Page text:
This is a colour perception test for red-green colour deficiencies. The test consists of a number of coloured plates, called Ishihara plates, each of which contains a circle of dots appearing randomized in colour and size. Within the pattern are dots which form a number or shape clearly visible to those with normal colour vision, and invisible or difficult to see to those with a red-green colour vision defect. Other plates are intentionally designed to reveal numbers or shapes only to those with a red/green colour vision deficiency, and to be invisible to those with normal red/green colour vision.
The Visual Acuity Test
Typically performed using a standardized Snellen chart, this is an eye exam that checks how well you see the details of a letter or symbol from a specific distance. Visual acuity refers to the ability to discern the shapes and details of the things you see. You may need an eye exam if you feel you’re experiencing a vision problem or your vision has changed. Children frequently take visual acuity tests. Early testing and detection of vision problems can prevent issues from getting worse. Optometrists, driver’s license bureaus, and many other organizations use this test to check your ability to see. Visual acuity is expressed as a fraction: having 20/20 vision means that your visual acuity at 20 feet away from an object is normal. A person with 20/40 vision must be 20 feet away to see an object that people can normally see from 40 feet away.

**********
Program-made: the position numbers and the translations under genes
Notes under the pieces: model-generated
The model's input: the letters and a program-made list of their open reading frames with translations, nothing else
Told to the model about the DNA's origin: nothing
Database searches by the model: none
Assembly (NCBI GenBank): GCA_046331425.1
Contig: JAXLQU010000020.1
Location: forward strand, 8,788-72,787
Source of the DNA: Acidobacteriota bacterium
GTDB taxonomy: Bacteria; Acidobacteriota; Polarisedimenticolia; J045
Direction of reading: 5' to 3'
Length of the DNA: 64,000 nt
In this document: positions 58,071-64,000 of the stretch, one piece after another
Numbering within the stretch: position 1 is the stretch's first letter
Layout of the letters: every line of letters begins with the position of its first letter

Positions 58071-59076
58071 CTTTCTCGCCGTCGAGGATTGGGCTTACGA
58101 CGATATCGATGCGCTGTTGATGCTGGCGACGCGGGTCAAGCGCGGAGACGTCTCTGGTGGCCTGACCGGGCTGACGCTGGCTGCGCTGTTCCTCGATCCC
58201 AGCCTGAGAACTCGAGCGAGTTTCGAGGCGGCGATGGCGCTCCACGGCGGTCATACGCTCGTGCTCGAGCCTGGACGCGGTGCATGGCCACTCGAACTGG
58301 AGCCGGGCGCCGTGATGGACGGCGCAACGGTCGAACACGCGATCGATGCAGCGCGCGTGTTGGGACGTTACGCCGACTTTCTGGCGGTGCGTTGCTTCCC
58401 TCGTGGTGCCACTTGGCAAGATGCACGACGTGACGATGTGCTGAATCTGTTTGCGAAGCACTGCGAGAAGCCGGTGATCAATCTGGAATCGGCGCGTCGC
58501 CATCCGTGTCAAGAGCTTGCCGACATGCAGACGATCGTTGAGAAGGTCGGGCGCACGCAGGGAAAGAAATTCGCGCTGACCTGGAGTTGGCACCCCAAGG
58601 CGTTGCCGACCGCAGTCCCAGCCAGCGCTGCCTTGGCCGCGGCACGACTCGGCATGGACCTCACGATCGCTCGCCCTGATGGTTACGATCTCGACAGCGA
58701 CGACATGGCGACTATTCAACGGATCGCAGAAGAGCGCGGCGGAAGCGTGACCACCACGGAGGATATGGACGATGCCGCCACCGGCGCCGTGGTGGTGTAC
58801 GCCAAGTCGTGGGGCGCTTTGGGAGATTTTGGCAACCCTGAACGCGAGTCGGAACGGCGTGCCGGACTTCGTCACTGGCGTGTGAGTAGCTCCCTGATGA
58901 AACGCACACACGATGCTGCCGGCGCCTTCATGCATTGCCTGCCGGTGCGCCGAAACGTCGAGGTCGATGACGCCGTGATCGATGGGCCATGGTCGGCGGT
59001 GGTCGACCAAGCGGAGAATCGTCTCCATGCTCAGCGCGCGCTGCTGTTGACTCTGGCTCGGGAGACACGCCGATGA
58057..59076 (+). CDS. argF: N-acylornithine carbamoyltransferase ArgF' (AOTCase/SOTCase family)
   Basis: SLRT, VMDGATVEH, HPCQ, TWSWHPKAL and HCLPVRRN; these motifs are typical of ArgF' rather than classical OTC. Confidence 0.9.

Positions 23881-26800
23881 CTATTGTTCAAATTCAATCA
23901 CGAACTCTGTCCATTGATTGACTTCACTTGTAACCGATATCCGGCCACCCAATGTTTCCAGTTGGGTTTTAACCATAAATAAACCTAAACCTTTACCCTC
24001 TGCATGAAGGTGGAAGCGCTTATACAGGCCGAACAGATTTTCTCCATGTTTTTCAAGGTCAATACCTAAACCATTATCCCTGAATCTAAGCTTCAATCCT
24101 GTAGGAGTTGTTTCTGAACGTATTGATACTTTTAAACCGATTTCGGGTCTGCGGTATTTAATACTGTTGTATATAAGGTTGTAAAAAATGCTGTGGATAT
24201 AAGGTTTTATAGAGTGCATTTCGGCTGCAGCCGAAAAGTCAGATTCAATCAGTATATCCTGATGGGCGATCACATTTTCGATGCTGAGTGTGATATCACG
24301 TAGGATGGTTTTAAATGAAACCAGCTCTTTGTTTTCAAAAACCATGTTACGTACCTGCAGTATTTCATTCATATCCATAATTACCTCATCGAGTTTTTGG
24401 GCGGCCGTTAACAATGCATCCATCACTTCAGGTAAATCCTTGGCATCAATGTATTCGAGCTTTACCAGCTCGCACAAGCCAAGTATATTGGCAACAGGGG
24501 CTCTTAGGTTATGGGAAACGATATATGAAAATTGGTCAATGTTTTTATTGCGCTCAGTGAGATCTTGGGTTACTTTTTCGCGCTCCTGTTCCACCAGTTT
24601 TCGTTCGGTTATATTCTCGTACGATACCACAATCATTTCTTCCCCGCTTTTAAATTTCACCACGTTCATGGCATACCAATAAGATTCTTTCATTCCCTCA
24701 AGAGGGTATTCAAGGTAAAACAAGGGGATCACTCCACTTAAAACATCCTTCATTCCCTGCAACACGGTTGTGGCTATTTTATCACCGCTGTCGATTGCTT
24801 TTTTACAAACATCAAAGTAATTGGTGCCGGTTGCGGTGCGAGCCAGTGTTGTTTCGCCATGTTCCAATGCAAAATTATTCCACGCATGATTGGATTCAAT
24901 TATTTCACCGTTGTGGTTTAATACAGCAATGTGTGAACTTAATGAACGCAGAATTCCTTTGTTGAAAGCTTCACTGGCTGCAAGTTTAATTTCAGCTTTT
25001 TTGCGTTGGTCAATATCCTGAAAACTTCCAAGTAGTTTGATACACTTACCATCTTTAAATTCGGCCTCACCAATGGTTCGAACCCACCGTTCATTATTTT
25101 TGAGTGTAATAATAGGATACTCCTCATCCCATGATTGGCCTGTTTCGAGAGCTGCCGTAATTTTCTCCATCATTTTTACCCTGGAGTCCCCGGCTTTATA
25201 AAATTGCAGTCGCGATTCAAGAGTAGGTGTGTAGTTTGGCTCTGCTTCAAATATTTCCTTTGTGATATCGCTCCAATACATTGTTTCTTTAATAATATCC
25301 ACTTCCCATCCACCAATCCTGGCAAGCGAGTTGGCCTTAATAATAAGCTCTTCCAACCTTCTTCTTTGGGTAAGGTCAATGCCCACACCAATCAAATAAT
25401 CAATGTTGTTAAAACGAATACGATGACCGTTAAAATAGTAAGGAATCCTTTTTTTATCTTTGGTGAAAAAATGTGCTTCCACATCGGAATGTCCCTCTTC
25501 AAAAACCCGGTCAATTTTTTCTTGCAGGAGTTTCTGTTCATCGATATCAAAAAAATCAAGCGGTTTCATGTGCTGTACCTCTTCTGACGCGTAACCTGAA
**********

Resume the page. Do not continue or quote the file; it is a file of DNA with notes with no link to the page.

Here are some simple tests that can be performed in the comfort of your home to help you to identify potential vision problems. Remember these are not designed to pick up all problems and are not a suitable substitute for regular dilated eye exams.